Matthew O'Reilly: “Am I dying?” The honest answer.
July 8, 2014
Matthew O’Reilly is a veteran emergency medical technician on Long Island, New York. In this talk, O’Reilly describes what happens next when a gravely hurt patient asks him: “Am I going to die?”Matthew O'Reilly
- Emergency medical technician
Matthew O’Reilly is a veteran emergency medical technician on Long Island, New York. Full bio
Double-click the English subtitles below to play the video.
I've been a critical care EMT for the past
seven years in Suffolk County, New York.
I've been a first responder in a number of incidents
ranging from car accidents to Hurricane Sandy.
If you are like most people, death might be
one of your greatest fears.
Some of us will see it coming.
Some of us won't.
There is a little-known documented medical term
called impending doom.
It's almost a symptom.
As a medical provider, I'm trained to respond
to this symptom like any other,
so when a patient having a heart attack looks at me
and says, "I'm going to die today,"
we are trained to reevaluate the patient's condition.
Throughout my career, I have responded
to a number of incidents where the patient
had minutes left to live
and there was nothing I could do for them.
With this, I was faced with a dilemma:
Do I tell the dying that they are about to face death,
or do I lie to them to comfort them?
Early in my career, I faced this dilemma
by simply lying.
I was afraid.
I was afraid if I told them the truth,
that they would die in terror, in fear,
just grasping for those last moments of life.
That all changed with one incident.
Five years ago, I responded to a motorcycle accident.
The rider had suffered critical, critical injuries.
As I assessed him, I realized that there was nothing
that could be done for him,
and like so many other cases,
he looked me in the eye
and asked that question: "Am I going to die?"
In that moment, I decided to do something different.
I decided to tell him the truth.
I decided to tell him that he was going to die
and that there was nothing I could do for him.
His reaction shocked me to this day.
He simply laid back and had a look
of acceptance on his face.
He was not met with that terror or fear
that I thought he would be.
He simply laid there, and as I looked into his eyes,
I saw inner peace and acceptance.
From that moment forward, I decided
it was not my place to comfort the dying with my lies.
Having responded to many cases since then
where patients were in their last moments
and there was nothing I could do for them,
in almost every case,
they have all had the same reaction to the truth,
of inner peace and acceptance.
In fact, there are three patterns
I have observed in all these cases.
The first pattern always kind of shocked me.
Regardless of religious belief or cultural background,
there's a need for forgiveness.
Whether they call it sin
or they simply say they have a regret,
their guilt is universal.
I had once cared for an elderly gentleman
who was having a massive heart attack.
As I prepared myself and my equipment
for his imminent cardiac arrest,
I began to tell the patient of his imminent demise.
He already knew by my tone
of voice and body language.
As I placed the defibrillator pads on his chest,
prepping for what was going to happen,
he looked me in the eye and said,
"I wish I had spent more time with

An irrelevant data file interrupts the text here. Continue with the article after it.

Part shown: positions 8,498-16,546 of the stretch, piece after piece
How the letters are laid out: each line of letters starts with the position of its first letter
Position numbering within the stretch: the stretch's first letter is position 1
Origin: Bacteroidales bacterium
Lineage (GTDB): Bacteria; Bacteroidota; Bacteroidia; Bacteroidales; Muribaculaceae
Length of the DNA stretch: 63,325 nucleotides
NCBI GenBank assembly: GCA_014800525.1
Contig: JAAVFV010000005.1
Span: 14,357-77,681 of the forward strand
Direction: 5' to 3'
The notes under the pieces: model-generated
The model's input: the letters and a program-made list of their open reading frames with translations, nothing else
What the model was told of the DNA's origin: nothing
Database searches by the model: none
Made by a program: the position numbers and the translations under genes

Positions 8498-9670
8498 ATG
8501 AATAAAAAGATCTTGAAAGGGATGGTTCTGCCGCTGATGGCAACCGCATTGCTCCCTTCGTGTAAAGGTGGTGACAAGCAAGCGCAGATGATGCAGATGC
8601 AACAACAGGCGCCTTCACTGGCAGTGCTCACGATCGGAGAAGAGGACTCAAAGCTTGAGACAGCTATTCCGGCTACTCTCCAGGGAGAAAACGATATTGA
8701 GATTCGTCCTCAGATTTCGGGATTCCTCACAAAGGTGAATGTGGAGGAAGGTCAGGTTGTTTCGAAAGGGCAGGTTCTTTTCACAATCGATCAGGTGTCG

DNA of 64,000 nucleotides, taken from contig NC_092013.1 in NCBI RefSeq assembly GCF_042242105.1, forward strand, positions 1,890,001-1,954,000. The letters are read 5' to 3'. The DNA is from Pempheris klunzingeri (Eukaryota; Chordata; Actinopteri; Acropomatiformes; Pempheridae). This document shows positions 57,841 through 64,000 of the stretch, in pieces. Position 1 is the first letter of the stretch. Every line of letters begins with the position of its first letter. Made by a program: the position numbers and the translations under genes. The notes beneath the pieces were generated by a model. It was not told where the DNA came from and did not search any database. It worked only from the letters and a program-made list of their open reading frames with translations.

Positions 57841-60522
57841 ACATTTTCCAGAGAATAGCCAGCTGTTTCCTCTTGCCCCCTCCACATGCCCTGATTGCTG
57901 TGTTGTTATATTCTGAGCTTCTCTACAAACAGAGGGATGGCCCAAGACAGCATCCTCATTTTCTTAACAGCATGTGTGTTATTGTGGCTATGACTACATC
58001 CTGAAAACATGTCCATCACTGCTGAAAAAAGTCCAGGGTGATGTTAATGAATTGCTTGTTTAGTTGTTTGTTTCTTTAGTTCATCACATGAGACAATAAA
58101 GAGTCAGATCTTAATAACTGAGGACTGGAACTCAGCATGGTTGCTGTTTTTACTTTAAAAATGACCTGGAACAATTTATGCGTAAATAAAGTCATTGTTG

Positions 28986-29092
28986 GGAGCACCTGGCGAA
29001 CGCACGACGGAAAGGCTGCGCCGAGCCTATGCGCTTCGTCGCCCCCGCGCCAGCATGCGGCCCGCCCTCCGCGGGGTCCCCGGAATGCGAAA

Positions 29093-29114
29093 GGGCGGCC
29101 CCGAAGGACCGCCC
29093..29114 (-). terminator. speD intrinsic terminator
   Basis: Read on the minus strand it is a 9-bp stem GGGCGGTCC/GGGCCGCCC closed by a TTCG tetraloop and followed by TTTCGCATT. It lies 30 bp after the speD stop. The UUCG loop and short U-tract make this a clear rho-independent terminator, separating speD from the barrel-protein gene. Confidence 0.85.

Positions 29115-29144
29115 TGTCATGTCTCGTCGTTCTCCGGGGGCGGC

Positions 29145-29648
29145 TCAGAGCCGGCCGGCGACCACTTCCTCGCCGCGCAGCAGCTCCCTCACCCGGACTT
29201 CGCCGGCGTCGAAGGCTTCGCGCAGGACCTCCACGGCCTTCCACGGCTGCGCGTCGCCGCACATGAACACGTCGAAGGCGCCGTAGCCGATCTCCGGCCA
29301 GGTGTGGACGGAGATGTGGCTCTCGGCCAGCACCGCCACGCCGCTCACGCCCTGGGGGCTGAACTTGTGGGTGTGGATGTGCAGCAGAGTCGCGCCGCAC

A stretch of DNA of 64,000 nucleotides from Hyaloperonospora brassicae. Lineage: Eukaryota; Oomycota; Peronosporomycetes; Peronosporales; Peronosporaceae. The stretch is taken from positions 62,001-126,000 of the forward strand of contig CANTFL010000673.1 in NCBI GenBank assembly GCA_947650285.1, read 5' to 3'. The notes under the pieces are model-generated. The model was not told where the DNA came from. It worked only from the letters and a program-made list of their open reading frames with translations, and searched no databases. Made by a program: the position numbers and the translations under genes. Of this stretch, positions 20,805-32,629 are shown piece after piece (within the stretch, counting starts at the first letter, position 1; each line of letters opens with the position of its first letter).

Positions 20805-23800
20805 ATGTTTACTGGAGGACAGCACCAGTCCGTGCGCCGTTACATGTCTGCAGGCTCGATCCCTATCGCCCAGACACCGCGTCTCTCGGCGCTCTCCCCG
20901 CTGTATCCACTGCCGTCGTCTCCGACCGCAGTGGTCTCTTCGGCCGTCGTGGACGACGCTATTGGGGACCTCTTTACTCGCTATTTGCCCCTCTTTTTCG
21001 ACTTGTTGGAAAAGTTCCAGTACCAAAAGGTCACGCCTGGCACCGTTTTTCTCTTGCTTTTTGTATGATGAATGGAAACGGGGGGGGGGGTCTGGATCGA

my children and grandchildren
instead of being selfish with my time."
Faced with imminent death,
all he wanted was forgiveness.
The second pattern I observe
is the need for remembrance.
Whether it was to be remembered in my thoughts
or their loved ones', they needed to feel
that they would be living on.
There's a need for immortality
within the hearts and thoughts of their loved ones,
myself, my crew, or anyone around.
Countless times, I have had a
patient look me in the eyes
and say, "Will you remember me?"
The final pattern I observe
always touched me the deepest, to the soul.
The dying need to know that their life had meaning.
They need to know that they did not waste their life
on meaningless tasks.
This came to me very, very early in my career.
I had responded to a call.
There was a female in her late 50s
severely pinned within a vehicle.
She had been t-boned at a high rate of speed,
critical, critical condition.
As the fire department worked
to remove her from the car,
I climbed in to begin to render care.
As we talked, she had said to me,
"There was so much more
I wanted to do with my life."
She had felt she had not left her mark on this Earth.
As we talked further, it would turn out
that she was a mother of two adopted children
who were both on their way to medical school.
Because of her, two children
had a chance they never would have had otherwise
and would go on to save lives in the medical field
as medical doctors.
It would end up taking 45 minutes
to free her from the vehicle.
However, she perished prior to freeing her.
I believed what you saw in the movies:
when you're in those last moments
that it's strictly terror, fear.
I have come to realize,
regardless of the circumstance,
it's generally met with peace and acceptance,
that it's the littlest things, the littlest moments,
the littlest things you brought into the world
that give you peace in those final moments.
- Emergency medical technician
Matthew O’Reilly is a veteran emergency medical technician on Long Island, New York.Why you should listen
When first responders are honest with the gravely injured, what happens? Watch this short, moving talk to find out.
The original video is available on TED.com